16. MadeTheSwitch macrumors 6502a

    MadeTheSwitch

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    #17

    I said I don't stereotype people. That doesn't mean the bad ones aren't pointed out. And Anderson was merely doing his job and asking Pam Bondi questions, not calling for her death because of her political viewpoints, so I don't know how you can possibly even link a hateful "preacher" wishing death on people, with someone just asking questions of a politician in some weird form of false equivalency. He was doing his job as a reporter, especially since local gays were coming up to him and mentioning the discrepancy between her words and actions. Was he just supposed to ignore that...and them?

    You want to talk disappointment? I'm extremely disappointed in you and your efforts to capitalize and politicize things in yet another partisan attempt to bash Obama, bash the media, and bash anyone who doesn't agree with you politically.
     
  17. a-m-k macrumors 6502a

    a-m-k

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    #18
    I believe Anderson Cooper is also gay himself.
     
  18. DUCKofD3ATH, Jun 16, 2016
    Last edited: Jun 16, 2016

    DUCKofD3ATH Suspended

    DUCKofD3ATH

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    #19
    I quoted it because it was in your original post. Its significance appeared to have been overlooked by you.

    I'm afraid your usual moral equivalence won't stand up to scrutiny:
    • According to the just-released survey of Muslims, a majority (51%) agreed that “Muslims in America should have the choice of being governed according to shariah.”
    • More than half (51%) of U.S. Muslims polled also believe either that they should have the choice of American or shariah courts, or that they should have their own tribunals to apply shariah.
    • Only 39% of those polled said that Muslims in the U.S. should be subject to American courts.
    • Even more troubling, is the fact that nearly a quarter of the Muslims polled believed that, “It is legitimate to use violence to punish those who give offense to Islam by, for example, portraying the prophet Mohammed.”
    It's not "extreme" when most of Muslims believe extreme things: it's normal. So where are the "moderate Muslims" in all this? Go ahead, show me polls saying significant numbers of American Christians think it's OK to violently punish people who give offense to Chritianity.
    --- Post Merged, Jun 16, 2016 ---
    He treated Bondi as if her sympathy wasn't genuine. He took advantage of the terrorist attack to pursue a hateful agenda of his own. And you don't think there's anything wrong with that. You and Cooper don't like Bondi, so you refused to accept her good wishes.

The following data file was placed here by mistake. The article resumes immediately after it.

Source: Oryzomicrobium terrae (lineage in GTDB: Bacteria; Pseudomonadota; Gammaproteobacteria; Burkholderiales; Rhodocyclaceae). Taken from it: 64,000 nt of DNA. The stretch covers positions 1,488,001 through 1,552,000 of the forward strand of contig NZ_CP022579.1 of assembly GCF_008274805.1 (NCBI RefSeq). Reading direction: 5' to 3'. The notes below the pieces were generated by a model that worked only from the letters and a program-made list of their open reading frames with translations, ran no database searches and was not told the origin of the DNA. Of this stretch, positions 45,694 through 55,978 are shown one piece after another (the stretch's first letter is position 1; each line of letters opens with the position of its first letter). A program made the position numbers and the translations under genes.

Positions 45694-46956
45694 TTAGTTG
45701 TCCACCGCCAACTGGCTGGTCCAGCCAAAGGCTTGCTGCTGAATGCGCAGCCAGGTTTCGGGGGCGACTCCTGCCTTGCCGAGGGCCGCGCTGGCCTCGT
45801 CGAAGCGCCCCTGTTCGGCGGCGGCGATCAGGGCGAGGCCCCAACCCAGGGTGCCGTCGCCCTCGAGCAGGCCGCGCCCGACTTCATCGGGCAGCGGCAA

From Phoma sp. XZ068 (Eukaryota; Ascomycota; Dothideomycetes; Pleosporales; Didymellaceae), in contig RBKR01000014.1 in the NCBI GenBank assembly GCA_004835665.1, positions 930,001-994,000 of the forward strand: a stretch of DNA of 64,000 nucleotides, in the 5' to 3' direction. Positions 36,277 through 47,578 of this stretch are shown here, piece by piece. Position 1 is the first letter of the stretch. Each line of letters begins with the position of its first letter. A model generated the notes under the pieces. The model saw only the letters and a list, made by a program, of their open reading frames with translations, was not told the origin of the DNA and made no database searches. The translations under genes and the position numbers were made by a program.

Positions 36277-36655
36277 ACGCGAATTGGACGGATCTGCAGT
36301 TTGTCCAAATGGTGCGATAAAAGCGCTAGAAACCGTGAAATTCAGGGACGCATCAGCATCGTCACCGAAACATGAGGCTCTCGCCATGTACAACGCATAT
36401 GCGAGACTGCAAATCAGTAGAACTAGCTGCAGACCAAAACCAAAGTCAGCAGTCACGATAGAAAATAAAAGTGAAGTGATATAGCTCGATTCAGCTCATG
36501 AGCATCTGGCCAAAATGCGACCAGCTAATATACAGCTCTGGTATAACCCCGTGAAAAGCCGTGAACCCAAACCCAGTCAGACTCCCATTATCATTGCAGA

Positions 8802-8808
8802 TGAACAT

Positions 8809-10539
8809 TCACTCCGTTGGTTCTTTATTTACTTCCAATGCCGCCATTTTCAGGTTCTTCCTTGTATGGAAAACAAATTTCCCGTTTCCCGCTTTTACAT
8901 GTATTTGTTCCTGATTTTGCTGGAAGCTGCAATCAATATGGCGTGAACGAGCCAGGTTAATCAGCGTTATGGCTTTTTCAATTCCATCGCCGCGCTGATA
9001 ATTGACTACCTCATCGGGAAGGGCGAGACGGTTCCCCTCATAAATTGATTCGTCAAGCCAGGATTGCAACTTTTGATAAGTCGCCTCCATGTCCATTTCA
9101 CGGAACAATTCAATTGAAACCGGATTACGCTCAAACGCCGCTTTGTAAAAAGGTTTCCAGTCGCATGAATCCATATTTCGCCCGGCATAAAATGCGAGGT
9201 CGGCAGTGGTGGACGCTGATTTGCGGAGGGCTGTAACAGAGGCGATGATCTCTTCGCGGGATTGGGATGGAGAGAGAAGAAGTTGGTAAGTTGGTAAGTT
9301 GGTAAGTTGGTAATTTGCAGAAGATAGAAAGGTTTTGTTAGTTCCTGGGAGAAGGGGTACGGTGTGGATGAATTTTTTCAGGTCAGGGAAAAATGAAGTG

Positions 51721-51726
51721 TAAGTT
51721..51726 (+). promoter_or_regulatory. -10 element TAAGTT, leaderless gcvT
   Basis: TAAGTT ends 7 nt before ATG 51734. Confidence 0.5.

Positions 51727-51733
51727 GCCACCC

Doesn't work. You claimed yesterday that you don't stereotype or generalize in your opinions about people. And yet here you are piling on Bondi, who most likely felt bad that so many innocent people had been killed by a terrorist.

    You don't know her, but you sure as heck generalized about her without sufficient info.
    --- Post Merged, Jun 16, 2016 ---
    He is. Does that excuse his treating Bondi's sympathy like it was so much manure on his shoes?
     
  19. a-m-k macrumors 6502a

    a-m-k

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    #20
    I was just pointing out the fact.... I wasn't defending or excusing anyone.
     
  20. MadeTheSwitch macrumors 6502a

    MadeTheSwitch

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    #21
    Incorrect. I think her good wishes are great, however I do question the sincerity since she has a past which conflicts with her new found friendliness to the gay community. She also lied right to Anderson's face when she claimed her website had some sort of pro gay images when in fact it did not. So you are rushing to defend a liar here.

    I'm not stereotyping. Do you even understand the meaning of the word? We are talking about one person, not an entire group.

    Perhaps you have insufficient info, and are new to even knowing about this woman, but I am not. Neither are the local gay people of Orlando who know her record well. Your assumption that you know more than all these people is noted, but off base.

    And the irony here is that you don't know Anderson Cooper but you sure are quick to tell us all that he hated her. :rolleyes: A wee bit hypocritical of you.
     
  21. DUCKofD3ATH Suspended

    DUCKofD3ATH

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    #22
    It shouldn't matter whether Bondi supports the LGBT agenda when it comes to accepting her sympathies. What Cooper did was despicable.

    No. You don't know the definition of "lie":

    lie: an intentionally false statement​

    You have no way of knowing if she made a mistake or was making intentionally false statements, do you?

    Again, you're the one who misunderstands what "stereotype" means:

    stereotype: a person or thing that conforms to a stereotypical image: don't treat anyone as a stereotype.​

    You were happy to side with Cooper because your prejudices and his were the same.

    And there you go again, asserting that her sympathies weren't genuine because she didn't support the LGBT agenda. And yet what did you just say?:

    I think her good wishes are great
    Such flip flopping is causing me to question your sincerity.

    I can only go by what I saw: He tore into Bondi because she was being sympathetic toward the victims of terrorism when she hadn't supported their cause before they were gunned down. Instead of blaming a terrorist he attacked Bondi because he disagreed with her position. Stereotyping doesn't exist for such unprecedentedly unprofessional behavior. As such, what possible reason could explain what he did except hatred?
    --- Post Merged, Jun 16, 2016 ---
    Would you mind explaining what you think is significant about Cooper being gay?
     
  22. ucfgrad93 macrumors P6

    ucfgrad93

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    #23
    Agreed, I would never sit through something like that. I'd leave and never return.
     
  23. Huntn macrumors G5

    Huntn

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    #24
    The man is a fraud who has corrupted the message of Jesus.
     
  24. bodonnell202 macrumors 6502a

    bodonnell202

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    #25
    Can anybody fill me in on why it always seems to be the baptist churches that have extremist views, horrible people and sermons full of hate?